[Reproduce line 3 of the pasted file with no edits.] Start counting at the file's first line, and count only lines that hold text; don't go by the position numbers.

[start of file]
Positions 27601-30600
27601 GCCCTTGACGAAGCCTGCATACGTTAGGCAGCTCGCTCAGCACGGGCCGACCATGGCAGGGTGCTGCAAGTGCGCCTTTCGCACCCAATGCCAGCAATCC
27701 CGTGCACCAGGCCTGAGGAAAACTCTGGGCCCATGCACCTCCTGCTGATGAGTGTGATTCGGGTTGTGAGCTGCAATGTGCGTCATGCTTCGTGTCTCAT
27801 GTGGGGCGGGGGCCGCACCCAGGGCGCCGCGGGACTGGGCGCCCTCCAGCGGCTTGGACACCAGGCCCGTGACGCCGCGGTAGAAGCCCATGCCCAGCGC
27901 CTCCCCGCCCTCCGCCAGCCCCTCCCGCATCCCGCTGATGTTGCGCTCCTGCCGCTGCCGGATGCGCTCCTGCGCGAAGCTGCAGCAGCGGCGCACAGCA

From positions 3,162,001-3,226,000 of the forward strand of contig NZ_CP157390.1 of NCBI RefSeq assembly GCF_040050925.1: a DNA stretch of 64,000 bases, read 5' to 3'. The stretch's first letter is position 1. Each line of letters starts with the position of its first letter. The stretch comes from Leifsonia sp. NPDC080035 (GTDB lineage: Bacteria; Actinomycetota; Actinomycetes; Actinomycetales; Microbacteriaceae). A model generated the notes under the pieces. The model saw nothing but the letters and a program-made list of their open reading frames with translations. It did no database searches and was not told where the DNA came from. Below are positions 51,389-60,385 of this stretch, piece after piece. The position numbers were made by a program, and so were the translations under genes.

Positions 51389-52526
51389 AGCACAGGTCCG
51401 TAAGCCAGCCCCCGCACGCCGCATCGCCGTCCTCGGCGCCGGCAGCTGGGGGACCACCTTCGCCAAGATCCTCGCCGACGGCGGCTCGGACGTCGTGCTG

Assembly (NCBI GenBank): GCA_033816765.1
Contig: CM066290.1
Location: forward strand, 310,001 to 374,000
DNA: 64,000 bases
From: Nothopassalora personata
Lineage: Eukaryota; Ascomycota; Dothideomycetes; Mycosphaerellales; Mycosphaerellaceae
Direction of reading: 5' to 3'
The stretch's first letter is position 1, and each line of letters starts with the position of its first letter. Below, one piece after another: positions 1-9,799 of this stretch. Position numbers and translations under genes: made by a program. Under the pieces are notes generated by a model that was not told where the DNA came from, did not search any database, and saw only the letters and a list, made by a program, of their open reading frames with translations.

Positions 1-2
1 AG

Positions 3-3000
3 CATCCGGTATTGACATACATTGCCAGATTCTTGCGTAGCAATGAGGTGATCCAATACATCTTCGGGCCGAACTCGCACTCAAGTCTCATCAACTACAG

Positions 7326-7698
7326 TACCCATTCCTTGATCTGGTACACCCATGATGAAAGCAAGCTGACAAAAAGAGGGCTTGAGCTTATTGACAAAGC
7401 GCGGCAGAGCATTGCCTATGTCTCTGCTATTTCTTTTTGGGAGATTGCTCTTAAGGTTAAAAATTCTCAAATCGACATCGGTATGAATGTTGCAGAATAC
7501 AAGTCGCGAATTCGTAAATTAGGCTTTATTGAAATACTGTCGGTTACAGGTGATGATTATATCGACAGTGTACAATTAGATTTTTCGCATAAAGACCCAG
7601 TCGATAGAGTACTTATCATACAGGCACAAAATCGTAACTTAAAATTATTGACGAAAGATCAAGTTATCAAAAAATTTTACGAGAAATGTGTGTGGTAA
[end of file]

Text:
27701 CGTGCACCAGGCCTGAGGAAAACTCTGGGCCCATGCACCTCCTGCTGATGAGTGTGATTCGGGTTGTGAGCTGCAATGTGCGTCATGCTTCGTGTCTCAT